Digitisation is driving change in Africa. Thabo Makoko, Head of Cash Management and Transactional Banking at Absa CIB, explains how the pandemic has accelerated change.
The adversity borne from the pandemic has accelerated an interesting development in Africa. Characterised by mass mobile phone use, a young and ambitious population, and rapid urbanisation, the African continent has seen its digital sector boom. This development offers a unique opportunity for public and private companies, as well as governments, to capitalise on a new growth cycle in the aftermath of the pandemic.
The pandemic left borders closed and disrupted supply chains. Combined with periodic lockdowns, the mobility of goods in-country halted, and multinational corporates and SMEs throughout Africa recognised that existing supply chain links where they relied on just one or two suppliers were no longer fit for purpose. Digitalisation can help companies build resilient supply chains through combining data-driven solutions and AI to identify potential risks and underperformance. Using digital technology, many multinationals in Africa are mapping out their supply chains to understand the geographic location of suppliers and their potential vulnerabilities, helping to build defences against additional unexpected shocks.
The pandemic also challenged entrenched behaviours and attitudes by removing some of the cultural and financial barriers to digitalisation, such as treasury processes. Prior to the onset of the pandemic, treasury processes relied on a combination of digital and non-digital formats and manual inputs which can no longer support today’s real-time demand. The disruptions caused by the pandemic created a level of urgency as digitalising treasury processes makes it easy to adapt and reduces operational costs.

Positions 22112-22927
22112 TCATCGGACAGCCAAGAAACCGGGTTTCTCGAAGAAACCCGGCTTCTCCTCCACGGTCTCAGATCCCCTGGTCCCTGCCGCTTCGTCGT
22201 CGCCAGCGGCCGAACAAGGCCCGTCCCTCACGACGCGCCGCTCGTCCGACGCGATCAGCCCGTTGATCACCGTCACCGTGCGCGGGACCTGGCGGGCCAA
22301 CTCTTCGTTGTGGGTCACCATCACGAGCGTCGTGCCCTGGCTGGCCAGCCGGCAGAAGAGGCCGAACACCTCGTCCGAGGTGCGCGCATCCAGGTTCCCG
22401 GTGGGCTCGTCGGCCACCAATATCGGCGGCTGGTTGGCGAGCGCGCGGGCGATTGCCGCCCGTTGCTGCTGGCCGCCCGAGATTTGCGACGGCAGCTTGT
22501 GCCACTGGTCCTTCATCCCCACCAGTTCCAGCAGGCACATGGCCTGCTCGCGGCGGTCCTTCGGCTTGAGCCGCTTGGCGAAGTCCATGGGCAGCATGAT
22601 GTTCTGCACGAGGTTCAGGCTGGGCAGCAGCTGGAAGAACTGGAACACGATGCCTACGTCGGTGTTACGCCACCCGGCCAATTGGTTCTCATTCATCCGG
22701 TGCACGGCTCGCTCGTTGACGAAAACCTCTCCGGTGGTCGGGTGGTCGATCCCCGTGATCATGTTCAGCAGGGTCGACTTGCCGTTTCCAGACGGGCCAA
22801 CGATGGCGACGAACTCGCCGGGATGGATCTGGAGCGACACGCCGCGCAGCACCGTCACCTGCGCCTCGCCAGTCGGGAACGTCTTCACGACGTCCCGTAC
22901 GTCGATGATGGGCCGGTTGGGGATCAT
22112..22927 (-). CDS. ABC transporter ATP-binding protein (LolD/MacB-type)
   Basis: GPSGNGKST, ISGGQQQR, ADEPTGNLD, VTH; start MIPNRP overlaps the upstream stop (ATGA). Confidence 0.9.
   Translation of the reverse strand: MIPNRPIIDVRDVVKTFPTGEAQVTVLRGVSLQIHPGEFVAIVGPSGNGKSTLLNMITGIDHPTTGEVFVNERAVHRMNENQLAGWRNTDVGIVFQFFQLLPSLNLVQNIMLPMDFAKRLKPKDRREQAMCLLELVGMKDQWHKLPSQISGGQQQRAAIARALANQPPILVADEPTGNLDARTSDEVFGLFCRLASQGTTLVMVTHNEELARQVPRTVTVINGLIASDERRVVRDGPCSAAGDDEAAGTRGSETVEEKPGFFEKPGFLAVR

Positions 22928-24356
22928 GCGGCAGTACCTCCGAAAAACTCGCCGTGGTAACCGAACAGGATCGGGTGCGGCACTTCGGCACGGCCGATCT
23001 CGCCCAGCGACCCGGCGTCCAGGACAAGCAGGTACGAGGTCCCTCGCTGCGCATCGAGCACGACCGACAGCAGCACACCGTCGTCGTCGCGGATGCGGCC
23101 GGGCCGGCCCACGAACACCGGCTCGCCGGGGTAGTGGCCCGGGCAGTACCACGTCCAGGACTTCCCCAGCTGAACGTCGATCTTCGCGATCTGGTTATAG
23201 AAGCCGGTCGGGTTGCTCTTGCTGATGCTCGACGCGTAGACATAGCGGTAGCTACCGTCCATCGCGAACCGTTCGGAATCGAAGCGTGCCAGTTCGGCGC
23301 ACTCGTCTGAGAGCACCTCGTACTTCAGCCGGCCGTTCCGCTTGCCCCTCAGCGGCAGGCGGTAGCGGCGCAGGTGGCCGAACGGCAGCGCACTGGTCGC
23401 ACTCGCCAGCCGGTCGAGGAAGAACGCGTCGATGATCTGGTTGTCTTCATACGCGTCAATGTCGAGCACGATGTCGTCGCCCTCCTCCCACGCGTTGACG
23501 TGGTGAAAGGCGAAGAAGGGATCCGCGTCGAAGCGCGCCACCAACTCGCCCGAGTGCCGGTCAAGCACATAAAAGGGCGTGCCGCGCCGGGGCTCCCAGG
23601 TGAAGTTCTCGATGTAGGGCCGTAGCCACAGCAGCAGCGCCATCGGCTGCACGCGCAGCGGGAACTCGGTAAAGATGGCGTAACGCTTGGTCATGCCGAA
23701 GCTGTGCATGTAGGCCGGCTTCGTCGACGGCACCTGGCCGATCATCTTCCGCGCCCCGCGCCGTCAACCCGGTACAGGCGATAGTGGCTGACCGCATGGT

Countries like The Gambia, which were not as badly impacted by COVID-19 because of lower foot traffic, may not have the same incentives to digitalise treasury processes. In contrast, businesses in other regions realise the benefits of digitalisation like simplifying reconciliation, predicting liquidity requirements, and providing more data on customer behaviour, businesses are embedding digital processes and not looking back.
Digitalisation remains at the whim of robust infrastructure such as reliable land, sea and air travel to facilitate the movement of goods in-country and around the continent. Not enough African governments are investing strategically in developing digital infrastructure, services, skills and entrepreneurship. Plugging the continent’s infrastructure funding gap through concessionary and blended finance will not only support general economic growth in Africa, but it will reduce the friction of adopting and applying digital processes.
Africa is still the least connected region compared to other regions of the world, with about 28% internet coverage and 34% mobile broadband. Few citizens have digital IDs and businesses adopting digital technologies remain the exception rather than the norm.
There is also a need to adapt and harmonise legislations on technology, including intellectual property and data privacy, to truly unleash Africa’s digital potential. Marrying together reliable infrastructure and effective policy implementation – like the African Continental Free Trade Area (AfCFTA) – would further break down barriers to adopting digitalisation. Aside from the obvious benefit of reducing tariff and non-tariff barriers to intra-African trade, the implementation of AfCFTA has identified red tape that exists in different markets throughout Africa which are currently thwarting growth and innovation. Identifying bottlenecks will enlighten the digital sector as it will create a healthy environment for innovation to thrive and disrupt the status-quo.